The number of published titles in academic and professional literature about stakeholder management has grown rapidly since the 1980s. The main body of the stakeholder management literature still relates to the corporate environment, but the public sector [9] and the third sector [10] are becoming increasingly interested in the applications of stakeholder management as an element in their strategic management.

The concept of stakeholders and the potential for both convergent and competing issues in the corporate world have often been displayed through the consideration of corporate social responsibility and corporate ethics [1012]. Some researchers argue that the fundamental concepts of stakeholder, stakeholder model, stakeholder management and stakeholder theory are explained by various authors in different ways and are supported or critiqued with diverse and often contradictory evidence and arguments [13].

The scientific literature concerning stakeholders in occupational health care is evolving, but still scarce, and there is an obvious lack of published research in this area [14]. The theme of stakeholders has been discussed in the context of national healthcare systems and healthcare organizations (see e.g. [1518]). The importance of stakeholders and stakeholder positions for hospitals has also been discussed in the research literature (see e.g. [19, 20]). The importance of stakeholders in occupational health services has mainly been discussed in the context of the need for multiple stakeholder collaboration (see e.g. [21]), but a generic, structured approach to understand stakeholders and their positions in occupational health care is still covered only by few authors in the research literature.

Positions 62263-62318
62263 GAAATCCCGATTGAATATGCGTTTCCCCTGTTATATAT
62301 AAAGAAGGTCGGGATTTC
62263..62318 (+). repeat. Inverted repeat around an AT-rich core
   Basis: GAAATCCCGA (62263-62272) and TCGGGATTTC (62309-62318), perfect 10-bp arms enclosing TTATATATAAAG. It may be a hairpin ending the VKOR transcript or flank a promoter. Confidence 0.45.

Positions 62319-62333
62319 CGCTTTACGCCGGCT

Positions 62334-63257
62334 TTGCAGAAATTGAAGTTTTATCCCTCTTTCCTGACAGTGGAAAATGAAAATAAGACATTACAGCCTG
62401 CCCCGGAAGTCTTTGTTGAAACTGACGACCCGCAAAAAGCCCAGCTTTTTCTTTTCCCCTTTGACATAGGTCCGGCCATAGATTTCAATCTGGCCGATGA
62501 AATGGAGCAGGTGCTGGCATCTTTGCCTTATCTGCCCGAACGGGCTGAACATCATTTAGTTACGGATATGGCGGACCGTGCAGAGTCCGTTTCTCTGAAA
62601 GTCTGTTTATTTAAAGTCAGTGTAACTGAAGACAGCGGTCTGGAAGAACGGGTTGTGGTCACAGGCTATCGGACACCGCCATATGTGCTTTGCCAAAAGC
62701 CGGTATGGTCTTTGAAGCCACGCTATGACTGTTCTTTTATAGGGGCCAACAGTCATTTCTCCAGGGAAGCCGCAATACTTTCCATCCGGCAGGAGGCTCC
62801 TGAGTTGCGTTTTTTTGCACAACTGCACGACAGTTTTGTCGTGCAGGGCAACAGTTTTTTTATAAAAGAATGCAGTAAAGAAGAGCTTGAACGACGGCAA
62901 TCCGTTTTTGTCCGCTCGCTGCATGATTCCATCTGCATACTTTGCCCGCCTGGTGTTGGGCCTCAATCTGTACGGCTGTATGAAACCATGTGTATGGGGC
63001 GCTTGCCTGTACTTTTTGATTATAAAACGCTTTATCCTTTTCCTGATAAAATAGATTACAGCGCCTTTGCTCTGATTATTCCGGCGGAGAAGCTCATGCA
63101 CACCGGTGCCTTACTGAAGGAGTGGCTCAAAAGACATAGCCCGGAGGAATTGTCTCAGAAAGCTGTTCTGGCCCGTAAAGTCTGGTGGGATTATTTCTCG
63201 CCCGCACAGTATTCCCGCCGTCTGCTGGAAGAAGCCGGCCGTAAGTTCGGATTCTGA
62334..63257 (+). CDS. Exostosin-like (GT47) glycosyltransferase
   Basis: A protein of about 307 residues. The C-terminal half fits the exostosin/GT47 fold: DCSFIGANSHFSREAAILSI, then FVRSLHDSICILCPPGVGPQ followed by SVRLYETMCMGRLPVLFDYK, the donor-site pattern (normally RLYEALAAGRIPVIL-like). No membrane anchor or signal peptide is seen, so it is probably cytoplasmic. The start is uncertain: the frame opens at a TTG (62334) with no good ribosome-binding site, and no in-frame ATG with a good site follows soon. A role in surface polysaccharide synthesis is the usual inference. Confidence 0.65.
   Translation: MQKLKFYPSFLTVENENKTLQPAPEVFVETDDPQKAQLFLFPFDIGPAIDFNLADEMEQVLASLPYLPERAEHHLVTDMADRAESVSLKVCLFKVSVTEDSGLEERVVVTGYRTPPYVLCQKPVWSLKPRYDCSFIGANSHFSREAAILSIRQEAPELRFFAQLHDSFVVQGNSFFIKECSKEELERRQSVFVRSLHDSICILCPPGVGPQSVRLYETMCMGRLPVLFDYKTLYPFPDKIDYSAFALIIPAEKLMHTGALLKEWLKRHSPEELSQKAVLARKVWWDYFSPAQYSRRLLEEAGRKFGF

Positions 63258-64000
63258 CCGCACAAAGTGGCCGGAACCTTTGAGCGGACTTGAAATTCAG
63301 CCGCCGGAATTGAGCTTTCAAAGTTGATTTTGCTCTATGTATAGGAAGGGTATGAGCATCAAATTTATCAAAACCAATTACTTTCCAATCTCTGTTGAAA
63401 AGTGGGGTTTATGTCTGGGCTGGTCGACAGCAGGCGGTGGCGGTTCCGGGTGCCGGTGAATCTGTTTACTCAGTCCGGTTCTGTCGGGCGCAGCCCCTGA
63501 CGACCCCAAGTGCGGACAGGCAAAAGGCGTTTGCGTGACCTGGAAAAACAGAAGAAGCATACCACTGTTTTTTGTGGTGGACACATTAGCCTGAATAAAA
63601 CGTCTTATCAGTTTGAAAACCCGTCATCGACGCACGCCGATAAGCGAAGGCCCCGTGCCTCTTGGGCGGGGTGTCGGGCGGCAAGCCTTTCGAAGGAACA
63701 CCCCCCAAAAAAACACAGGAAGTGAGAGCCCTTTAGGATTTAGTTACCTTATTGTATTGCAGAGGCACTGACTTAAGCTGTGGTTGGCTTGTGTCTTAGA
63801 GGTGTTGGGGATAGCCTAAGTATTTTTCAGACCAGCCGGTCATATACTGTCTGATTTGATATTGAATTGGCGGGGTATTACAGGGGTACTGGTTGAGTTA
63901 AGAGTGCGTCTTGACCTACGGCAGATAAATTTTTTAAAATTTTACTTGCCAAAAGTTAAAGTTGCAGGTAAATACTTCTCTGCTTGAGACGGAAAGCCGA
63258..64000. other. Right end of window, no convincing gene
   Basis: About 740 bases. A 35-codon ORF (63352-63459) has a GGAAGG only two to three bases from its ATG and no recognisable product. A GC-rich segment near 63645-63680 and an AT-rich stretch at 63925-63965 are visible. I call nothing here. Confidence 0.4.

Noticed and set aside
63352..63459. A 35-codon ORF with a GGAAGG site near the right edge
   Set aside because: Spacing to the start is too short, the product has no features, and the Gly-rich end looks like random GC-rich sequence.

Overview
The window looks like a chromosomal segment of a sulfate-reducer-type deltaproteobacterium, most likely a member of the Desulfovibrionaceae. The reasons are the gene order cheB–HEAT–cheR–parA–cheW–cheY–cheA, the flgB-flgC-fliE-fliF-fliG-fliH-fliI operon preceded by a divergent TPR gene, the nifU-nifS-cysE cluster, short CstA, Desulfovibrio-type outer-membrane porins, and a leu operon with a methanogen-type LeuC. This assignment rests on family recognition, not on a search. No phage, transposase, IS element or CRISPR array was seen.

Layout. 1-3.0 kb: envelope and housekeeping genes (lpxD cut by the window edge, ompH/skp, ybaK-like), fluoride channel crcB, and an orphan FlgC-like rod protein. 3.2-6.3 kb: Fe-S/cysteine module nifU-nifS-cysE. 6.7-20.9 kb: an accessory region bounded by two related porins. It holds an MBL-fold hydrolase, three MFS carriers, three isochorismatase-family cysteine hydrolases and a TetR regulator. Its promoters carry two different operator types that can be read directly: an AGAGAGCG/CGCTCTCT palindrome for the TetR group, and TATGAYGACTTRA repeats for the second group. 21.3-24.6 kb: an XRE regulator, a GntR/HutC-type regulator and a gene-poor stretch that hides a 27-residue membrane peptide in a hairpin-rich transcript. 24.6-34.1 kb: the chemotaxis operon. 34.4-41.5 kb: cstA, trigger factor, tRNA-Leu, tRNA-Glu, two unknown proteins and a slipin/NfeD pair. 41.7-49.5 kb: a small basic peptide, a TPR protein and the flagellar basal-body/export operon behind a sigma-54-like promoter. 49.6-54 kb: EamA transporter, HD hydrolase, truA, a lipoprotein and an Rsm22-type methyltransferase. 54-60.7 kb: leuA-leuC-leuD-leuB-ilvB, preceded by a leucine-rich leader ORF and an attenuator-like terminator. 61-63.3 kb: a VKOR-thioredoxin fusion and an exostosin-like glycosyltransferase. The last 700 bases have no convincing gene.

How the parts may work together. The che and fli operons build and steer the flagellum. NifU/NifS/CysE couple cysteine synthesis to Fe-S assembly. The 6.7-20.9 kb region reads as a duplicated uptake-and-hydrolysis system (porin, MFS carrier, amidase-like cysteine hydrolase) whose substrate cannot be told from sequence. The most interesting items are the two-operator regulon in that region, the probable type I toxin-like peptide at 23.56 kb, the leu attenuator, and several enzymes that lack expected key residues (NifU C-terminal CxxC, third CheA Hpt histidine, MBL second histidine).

Understanding the stakeholders is essential also in the altering environment of value creation in occupational health care. In modern approach to occupational health care, the individuals (employees) of an organization are essential for the value creation. As the most important determinant of an individual’s health is his or her own health behaviour, the different types of service can support an individual in co-creating better health [22]. Co-creation implies meaningful engagements of interaction, activities and exchange between collaborators [22]. The co-creation approach is valuable, as it emphasizes the critical role and the involvement of the users in the value creation, but also the various encounters with different actors.